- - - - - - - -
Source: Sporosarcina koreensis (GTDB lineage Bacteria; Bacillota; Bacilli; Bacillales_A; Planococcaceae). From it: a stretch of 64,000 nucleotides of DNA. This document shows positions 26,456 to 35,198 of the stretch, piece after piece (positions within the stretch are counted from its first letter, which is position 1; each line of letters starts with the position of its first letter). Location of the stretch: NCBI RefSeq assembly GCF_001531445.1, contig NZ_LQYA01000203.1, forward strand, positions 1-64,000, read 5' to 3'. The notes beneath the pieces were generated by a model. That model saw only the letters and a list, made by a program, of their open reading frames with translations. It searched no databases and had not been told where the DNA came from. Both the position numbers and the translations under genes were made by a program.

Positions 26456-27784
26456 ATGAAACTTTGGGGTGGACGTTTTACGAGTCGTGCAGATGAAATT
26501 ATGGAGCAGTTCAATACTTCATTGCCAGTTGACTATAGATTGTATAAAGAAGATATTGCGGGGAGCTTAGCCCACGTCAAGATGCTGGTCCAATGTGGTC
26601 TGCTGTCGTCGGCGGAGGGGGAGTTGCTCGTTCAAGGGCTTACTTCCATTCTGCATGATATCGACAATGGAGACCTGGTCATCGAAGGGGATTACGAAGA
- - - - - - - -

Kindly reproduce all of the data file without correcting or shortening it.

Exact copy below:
Source: Sporosarcina koreensis (GTDB lineage Bacteria; Bacillota; Bacilli; Bacillales_A; Planococcaceae). From it: a stretch of 64,000 nucleotides of DNA. This document shows positions 26,456 to 35,198 of the stretch, piece after piece (positions within the stretch are counted from its first letter, which is position 1; each line of letters starts with the position of its first letter). Location of the stretch: NCBI RefSeq assembly GCF_001531445.1, contig NZ_LQYA01000203.1, forward strand, positions 1-64,000, read 5' to 3'. The notes beneath the pieces were generated by a model. That model saw only the letters and a list, made by a program, of their open reading frames with translations. It searched no databases and had not been told where the DNA came from. Both the position numbers and the translations under genes were made by a program.

Positions 26456-27784
26456 ATGAAACTTTGGGGTGGACGTTTTACGAGTCGTGCAGATGAAATT
26501 ATGGAGCAGTTCAATACTTCATTGCCAGTTGACTATAGATTGTATAAAGAAGATATTGCGGGGAGCTTAGCCCACGTCAAGATGCTGGTCCAATGTGGTC
26601 TGCTGTCGTCGGCGGAGGGGGAGTTGCTCGTTCAAGGGCTTACTTCCATTCTGCATGATATCGACAATGGAGACCTGGTCATCGAAGGGGATTACGAAGA